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I don't know how the output expression for each output produced from the truth table. Can someone please explain how this output expression was dervied from the truth table?

Problem: Design a combinational circuit with two inputs and four outputs. The output binary number should be the square of the input binary number.

Truth Table:

enter image description here

Output Expression:

S0 = B
S1 = 0 
S2 = AB'
S3 = AB

P.S. Apostrophe is for Prime/Complement.

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  • \$\begingroup\$ Just use patterns of logic 1’s for each output vs all inputs \$\endgroup\$ – Tony Stewart Sunnyskyguy EE75 Feb 22 '20 at 16:57
  • \$\begingroup\$ Hehehe ... signed or unsigned? Question doesn't say, but signed is simpler. As to how to answer the question, look at each output e.g. S0 individually. What boolean combination of inputs A and B (and constant 0 ot 1 if necessary) would generate that truth table? \$\endgroup\$ – Brian Drummond Feb 22 '20 at 17:12
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    \$\begingroup\$ Please don't use this forum to cheat on your homework. \$\endgroup\$ – JayEye Feb 22 '20 at 17:26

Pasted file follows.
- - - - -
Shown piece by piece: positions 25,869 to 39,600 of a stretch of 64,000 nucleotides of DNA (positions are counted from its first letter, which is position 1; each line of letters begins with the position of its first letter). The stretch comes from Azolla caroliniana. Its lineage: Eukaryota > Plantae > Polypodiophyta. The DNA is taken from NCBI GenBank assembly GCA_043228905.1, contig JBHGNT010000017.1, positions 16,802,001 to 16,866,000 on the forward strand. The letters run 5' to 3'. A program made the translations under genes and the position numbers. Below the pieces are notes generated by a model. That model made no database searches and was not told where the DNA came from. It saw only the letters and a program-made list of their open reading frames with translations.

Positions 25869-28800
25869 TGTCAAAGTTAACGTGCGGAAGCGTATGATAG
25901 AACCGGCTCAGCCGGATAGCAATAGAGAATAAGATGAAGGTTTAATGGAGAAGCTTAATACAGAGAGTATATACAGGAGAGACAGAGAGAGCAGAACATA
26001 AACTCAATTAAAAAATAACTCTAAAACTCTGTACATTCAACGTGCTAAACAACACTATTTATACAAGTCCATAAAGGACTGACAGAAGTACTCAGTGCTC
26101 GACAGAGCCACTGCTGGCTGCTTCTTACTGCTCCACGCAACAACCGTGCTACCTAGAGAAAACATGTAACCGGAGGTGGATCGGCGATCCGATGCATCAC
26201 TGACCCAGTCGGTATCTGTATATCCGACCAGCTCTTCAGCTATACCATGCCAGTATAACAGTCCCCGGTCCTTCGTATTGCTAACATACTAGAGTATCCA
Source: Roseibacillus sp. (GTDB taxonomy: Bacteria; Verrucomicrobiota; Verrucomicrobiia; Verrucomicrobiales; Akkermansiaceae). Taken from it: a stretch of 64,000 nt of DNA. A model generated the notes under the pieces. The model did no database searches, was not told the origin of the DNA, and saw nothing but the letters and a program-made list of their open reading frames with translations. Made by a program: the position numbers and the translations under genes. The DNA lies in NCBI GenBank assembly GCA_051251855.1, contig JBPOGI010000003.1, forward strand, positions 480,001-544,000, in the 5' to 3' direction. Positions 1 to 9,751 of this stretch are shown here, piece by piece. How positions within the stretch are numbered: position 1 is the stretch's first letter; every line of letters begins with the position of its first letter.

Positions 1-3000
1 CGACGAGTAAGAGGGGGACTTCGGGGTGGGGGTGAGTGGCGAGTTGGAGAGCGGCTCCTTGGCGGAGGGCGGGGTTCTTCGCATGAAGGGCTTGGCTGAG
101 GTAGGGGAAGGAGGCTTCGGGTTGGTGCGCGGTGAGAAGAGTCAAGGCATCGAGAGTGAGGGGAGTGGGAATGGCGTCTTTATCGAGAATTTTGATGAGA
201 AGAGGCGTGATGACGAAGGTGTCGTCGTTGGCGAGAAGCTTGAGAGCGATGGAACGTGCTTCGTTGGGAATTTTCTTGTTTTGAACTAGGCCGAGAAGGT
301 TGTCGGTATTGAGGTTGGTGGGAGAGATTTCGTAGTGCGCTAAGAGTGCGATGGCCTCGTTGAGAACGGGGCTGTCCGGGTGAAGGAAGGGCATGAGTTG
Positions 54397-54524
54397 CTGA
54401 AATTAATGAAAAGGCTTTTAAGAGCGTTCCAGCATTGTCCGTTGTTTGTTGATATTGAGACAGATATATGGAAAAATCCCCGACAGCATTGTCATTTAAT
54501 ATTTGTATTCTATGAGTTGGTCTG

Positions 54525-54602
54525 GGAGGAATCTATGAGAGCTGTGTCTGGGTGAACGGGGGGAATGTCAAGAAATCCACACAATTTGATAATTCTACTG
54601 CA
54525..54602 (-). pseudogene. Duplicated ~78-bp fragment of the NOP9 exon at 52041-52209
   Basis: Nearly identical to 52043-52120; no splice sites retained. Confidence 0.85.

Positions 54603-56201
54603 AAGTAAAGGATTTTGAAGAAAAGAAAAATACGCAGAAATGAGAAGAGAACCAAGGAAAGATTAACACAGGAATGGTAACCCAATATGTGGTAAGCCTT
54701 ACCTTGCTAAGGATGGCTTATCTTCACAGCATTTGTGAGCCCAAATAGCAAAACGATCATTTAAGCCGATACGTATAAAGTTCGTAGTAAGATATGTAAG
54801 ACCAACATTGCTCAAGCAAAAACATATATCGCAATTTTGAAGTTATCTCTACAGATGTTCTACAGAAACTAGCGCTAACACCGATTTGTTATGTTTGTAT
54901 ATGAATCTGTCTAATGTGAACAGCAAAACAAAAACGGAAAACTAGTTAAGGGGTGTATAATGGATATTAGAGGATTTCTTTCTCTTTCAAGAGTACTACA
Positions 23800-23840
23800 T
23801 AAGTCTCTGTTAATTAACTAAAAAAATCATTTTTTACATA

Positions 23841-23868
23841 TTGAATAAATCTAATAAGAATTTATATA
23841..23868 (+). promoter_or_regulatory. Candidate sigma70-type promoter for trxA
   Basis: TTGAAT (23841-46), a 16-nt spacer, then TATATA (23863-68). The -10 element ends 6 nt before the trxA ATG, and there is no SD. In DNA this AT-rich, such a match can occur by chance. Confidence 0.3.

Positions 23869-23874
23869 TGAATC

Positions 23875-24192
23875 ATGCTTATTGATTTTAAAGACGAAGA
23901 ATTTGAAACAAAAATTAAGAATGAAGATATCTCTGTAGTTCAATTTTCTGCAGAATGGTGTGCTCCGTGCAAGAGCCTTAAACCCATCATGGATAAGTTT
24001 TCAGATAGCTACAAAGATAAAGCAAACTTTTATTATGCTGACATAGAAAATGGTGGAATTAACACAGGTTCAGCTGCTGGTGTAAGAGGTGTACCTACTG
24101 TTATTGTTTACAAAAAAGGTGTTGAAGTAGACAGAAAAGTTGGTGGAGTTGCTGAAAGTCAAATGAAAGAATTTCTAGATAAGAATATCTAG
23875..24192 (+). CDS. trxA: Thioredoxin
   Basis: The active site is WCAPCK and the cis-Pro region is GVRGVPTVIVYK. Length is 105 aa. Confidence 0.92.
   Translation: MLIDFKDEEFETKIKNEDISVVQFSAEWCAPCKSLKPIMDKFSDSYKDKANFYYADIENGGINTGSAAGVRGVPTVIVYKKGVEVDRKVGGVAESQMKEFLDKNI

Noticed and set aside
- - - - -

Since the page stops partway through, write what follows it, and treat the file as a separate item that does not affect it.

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    \$\begingroup\$ Added homework tag. \$\endgroup\$ – Michael Karas Feb 22 '20 at 17:50
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Can someone please explain how this output expression was dervied from the truth table?

I don't know how it was derived, but for a simple case like this I would just look at each line and see what logical combination of inputs create each output:-

  • S0 is always the same as B, so S0 = B
  • S1 is always 0, so S1 = 0
  • S2 is 1 only when A is 1 and B is 0, so S2 = AB'
  • etc.
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We can derive the expression using K map technique. first write the minterm (or Maxterm) for S0,S1,S2,S3. Minterm S0={1,3} S1={no minterm} S2={2} S3={3} Example of k map for S0

     B'   B

 A'  0    1

 A   0    1 

S0= B. We can do the same for others also.

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Can someone please explain how this output expression was dervied from the truth table?

Not being able to read the author's mind, no, but here's how you can do it:

Multiply the binary value expressed in A & B by itself, then write down the result in binary -- that's the result you stick into \$S_3\$ through \$S_0\$. You can either stick to binary, or you can convert to any other base of your choice (you'll probably be boring and use base 10), do the multiply, then convert back to binary.

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